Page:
MOSCOW (Reuters) - NATO’s secretary-general mounted a stout defense of Washington’s missile shield plan on Monday, the day before meeting Russian President Vladimir Putin when the issue is likely to top the agenda.
Russia has described United States’ plan to place part of its missile shield in eastern Europe as a threat and the issue has divided European politicians with some saying it is vital for defense and others saying it is misguided.
“You don’t have to be Einstein to understand that 10 interceptor rockets don’t pose any threat to Russia and the Russian people,” NATO’s Jaap de Hoop Scheffer said via an interpreter in a debate on Russia’s Ekho Moskvy radio station.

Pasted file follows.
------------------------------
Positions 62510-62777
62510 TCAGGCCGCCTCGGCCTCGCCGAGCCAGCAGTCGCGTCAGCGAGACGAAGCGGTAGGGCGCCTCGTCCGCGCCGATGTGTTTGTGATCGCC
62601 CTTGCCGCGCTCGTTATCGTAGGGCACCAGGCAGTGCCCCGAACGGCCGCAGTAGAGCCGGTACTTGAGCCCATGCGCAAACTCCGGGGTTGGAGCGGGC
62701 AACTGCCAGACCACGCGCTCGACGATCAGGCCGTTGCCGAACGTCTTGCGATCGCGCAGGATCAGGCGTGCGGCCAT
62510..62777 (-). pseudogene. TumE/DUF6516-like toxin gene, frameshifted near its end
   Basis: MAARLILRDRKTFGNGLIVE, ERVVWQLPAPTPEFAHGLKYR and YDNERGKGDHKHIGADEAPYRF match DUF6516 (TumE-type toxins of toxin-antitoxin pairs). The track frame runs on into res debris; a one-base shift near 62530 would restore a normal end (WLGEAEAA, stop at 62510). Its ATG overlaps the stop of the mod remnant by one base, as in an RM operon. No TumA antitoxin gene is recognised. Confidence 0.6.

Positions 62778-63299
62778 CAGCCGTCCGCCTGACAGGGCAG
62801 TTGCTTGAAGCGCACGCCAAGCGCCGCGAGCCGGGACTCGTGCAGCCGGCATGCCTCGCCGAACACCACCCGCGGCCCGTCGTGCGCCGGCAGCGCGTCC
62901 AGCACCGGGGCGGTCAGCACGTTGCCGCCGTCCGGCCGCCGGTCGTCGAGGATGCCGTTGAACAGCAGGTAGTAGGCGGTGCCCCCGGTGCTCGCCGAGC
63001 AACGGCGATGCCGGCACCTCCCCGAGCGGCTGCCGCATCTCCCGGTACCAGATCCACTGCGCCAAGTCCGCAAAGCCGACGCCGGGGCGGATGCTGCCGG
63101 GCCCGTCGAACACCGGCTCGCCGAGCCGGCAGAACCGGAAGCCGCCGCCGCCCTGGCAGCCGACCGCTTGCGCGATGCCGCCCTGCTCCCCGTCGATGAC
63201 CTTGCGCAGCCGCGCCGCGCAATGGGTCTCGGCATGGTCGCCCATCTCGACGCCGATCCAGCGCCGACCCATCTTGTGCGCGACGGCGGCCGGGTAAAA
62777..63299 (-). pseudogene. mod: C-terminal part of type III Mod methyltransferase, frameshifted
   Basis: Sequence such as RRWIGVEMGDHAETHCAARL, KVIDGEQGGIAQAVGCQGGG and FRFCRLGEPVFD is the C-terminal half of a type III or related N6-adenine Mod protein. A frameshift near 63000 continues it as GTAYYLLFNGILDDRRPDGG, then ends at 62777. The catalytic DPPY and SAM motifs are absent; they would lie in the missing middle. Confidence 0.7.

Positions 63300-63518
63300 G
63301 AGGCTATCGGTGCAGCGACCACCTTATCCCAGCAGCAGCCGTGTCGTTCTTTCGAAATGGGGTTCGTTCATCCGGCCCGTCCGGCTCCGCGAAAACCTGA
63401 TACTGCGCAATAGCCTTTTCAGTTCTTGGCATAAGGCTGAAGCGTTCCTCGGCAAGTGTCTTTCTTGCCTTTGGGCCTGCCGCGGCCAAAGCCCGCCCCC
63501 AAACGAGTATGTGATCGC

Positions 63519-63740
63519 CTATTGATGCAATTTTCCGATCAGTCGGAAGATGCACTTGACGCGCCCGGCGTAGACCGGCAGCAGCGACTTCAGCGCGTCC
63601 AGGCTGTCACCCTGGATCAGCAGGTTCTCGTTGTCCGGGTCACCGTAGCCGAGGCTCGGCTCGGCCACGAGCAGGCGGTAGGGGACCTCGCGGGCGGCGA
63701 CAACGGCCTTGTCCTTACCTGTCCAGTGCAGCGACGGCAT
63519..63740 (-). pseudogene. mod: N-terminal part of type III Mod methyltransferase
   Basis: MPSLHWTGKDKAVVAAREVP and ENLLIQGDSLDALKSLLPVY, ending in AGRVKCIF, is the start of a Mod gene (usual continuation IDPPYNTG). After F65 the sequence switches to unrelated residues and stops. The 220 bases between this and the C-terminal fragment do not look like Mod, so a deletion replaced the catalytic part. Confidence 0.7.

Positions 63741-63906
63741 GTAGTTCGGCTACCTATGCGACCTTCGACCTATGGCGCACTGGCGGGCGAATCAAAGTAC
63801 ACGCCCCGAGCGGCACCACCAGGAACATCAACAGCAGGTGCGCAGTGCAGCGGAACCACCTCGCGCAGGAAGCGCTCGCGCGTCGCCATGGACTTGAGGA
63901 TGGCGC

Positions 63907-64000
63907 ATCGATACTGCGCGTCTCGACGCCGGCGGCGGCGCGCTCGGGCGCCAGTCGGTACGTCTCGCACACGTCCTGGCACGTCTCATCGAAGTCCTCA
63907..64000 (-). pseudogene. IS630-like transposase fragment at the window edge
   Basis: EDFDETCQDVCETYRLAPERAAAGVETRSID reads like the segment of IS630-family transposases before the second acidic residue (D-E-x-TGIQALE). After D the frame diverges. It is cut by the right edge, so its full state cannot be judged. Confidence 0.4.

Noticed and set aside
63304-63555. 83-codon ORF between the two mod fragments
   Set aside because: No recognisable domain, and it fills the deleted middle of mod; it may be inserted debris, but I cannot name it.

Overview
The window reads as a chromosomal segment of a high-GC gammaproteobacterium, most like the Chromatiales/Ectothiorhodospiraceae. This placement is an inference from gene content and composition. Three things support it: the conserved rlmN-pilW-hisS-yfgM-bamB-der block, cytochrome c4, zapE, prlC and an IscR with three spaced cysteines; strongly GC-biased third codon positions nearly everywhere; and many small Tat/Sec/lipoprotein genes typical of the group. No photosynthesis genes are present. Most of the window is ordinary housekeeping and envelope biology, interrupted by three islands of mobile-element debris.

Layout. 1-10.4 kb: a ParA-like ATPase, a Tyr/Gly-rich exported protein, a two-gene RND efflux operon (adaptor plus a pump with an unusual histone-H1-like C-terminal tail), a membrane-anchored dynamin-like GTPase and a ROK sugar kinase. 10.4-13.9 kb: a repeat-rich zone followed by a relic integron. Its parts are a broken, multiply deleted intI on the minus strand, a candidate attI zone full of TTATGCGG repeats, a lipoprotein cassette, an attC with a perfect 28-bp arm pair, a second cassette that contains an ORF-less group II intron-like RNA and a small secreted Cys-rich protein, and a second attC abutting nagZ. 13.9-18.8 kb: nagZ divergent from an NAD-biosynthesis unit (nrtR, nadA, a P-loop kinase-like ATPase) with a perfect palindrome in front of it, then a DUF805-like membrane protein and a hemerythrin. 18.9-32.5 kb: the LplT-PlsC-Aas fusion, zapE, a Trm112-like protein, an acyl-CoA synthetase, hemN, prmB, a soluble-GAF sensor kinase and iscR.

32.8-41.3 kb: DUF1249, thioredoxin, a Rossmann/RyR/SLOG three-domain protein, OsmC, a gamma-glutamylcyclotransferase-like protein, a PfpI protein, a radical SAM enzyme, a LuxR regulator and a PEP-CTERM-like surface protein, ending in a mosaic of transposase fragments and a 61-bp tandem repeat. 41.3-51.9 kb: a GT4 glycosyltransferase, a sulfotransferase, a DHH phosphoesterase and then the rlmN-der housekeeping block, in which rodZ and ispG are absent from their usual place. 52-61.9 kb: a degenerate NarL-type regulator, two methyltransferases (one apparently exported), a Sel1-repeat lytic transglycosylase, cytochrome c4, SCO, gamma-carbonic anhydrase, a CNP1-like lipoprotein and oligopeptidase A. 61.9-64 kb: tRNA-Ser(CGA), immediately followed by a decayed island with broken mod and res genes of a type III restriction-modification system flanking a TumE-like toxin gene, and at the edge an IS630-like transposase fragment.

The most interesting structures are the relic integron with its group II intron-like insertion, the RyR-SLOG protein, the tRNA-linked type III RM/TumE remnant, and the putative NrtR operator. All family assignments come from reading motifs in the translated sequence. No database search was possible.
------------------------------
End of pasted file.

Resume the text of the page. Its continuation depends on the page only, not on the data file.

On Tuesday de Hoop Scheffer meets Russian Foreign Minister Sergei Lavrov and Putin.
He underlined the shield was aimed at shooting down missiles fired by rogue states such as North Korea and Iran, and that Russia also shared these common enemies.
In echoes of the Cold War, Putin this month said he would order Russia to aim its missiles back at major European cities if Washington went ahead with the plan to site elements of the shield near Russia’s borders.
“We were enemies and we tried to destroy each other but that era has now finished,” de Hoop Scheffer said on Monday.
The United States wants to place part of the missile shield in Poland and the Czech republic.
As an alternative to the shield, Russia has also offered the United States use of a Soviet-built radar station in Azerbaijan. The United States said it would consider the offer although the Azeri radar station could not replace the main missile shield.